And many questions which have arisen here, they are not so acutely articulated from that point of view but still one can immediately see the assumptions behind many questions which have been raised and for me at least I feel it to be a very acute problem and although we would like to put under the carpet saying don't bother, don't ask such deep questions, I think educationists owe to the nation to raise these questions very sharply. Now in that context the way in which I see her paper is in a sense a kind of a balm. I think she has tried to define five words and says you mean whatever you mean by these words and she has provided various meanings in different contexts. I don't know whether she's aware herself of what she has done. Sometimes self-consciousness comes afterwards. But she has tried to accommodate as much as possible different shades and says even if you are an atheist, even your questioning is valuable and if you want to be a complete person deal with the question of god in one way or the other. You need not believe in god but unless you deal with the question of god I will not call you complete. I think this is the message that comes out of what she has said.

Now from a larger point of view I feel that in England there is a very important problem which empirical philosophers of England, particularly in the field of education, they are now grappling with because of the following fact. An education act has been passed by the parliament and which says mandatorily education must provide, among other things, for spiritual education. In England an act has been passed saying that education must provide spiritual education. Now this is a tremendous challenge to English world in fact. There's a big pressure. I think she was London university student and I think I can see the impress of that pressure. The thinkers in the universities now in England are very much harassed by this question and in England the law has a greater effect than in India. In India you may pass a law but no teacher bothers about it, you can go on. But in that country or in many other countries of Europe, a parliamentary decision has a tremendous effect and they like to fall in line in some way or the other, if possible.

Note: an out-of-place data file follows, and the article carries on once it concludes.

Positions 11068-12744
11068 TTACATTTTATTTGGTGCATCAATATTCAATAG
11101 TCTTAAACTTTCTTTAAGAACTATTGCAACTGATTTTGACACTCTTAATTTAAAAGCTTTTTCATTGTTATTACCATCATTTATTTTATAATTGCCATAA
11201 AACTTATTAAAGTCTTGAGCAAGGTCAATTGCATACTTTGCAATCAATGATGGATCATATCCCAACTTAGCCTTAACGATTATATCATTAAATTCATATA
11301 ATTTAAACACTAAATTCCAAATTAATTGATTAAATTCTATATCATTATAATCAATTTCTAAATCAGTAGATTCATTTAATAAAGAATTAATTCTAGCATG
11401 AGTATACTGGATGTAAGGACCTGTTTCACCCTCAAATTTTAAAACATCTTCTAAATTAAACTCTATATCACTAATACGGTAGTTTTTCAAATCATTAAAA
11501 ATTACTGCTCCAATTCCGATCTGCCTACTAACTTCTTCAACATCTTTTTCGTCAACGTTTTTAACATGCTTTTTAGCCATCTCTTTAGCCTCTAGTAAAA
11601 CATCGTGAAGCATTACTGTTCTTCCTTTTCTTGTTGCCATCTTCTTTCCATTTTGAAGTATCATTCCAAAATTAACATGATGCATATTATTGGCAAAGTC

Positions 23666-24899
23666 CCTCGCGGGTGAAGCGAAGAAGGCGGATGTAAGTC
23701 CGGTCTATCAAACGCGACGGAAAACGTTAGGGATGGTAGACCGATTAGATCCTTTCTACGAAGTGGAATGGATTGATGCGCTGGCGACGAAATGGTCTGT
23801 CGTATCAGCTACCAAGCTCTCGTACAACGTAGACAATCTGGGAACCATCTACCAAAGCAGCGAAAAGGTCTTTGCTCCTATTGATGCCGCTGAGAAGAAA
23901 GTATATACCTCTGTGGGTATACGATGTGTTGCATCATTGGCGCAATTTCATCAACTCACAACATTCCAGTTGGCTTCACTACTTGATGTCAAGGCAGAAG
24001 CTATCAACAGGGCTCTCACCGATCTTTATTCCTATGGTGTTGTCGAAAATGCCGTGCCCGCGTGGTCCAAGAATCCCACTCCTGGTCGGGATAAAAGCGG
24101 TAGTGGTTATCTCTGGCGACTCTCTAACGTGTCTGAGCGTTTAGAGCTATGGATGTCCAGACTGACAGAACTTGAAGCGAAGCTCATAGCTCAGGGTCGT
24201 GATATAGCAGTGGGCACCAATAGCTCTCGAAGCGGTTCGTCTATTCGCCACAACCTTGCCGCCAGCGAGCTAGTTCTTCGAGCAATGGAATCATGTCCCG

Now considering that aspect of the question I think similarly in India also we are facing a similar problem. Somebody spoke about samatavam, sambhava—sarvadharma sambhavam. it's a very important question in India. If you read Kothari Commission report, you see the tension in that report. On the one hand it declares very clearly we should follow the system of education under the guidance of the great motto – “Sa vidya ya vimuktaye”. It says very clearly “Sa vidya ya vimuktaye”. I think Kothari should have congratulated Chitwan today because she has incorporated that basic motto in terms which are not exactly in consonance with whatever different religions might proclaim to be vidya and vimukti. But the force of it is taken care of in this formulation. Now secondly Kothari commission report says that you have to have value education. There's a distinction made between vidya and value; vidya and mulya. So apart from vidya which is for liberation, he said we should have also value system in India. And they were very troubled; the moment there is a value system the question of multiplicity of religions and each religion having its own value system comes into the picture and they could not answer the question. So therefore they define the following thing and there is a third aspect. It said value system which is in consonance with science. Now you see, you give concession by one hand and try to take away from the other, so that you are not criticized in any way. This is the trouble with all reports which are made including UNESCO report.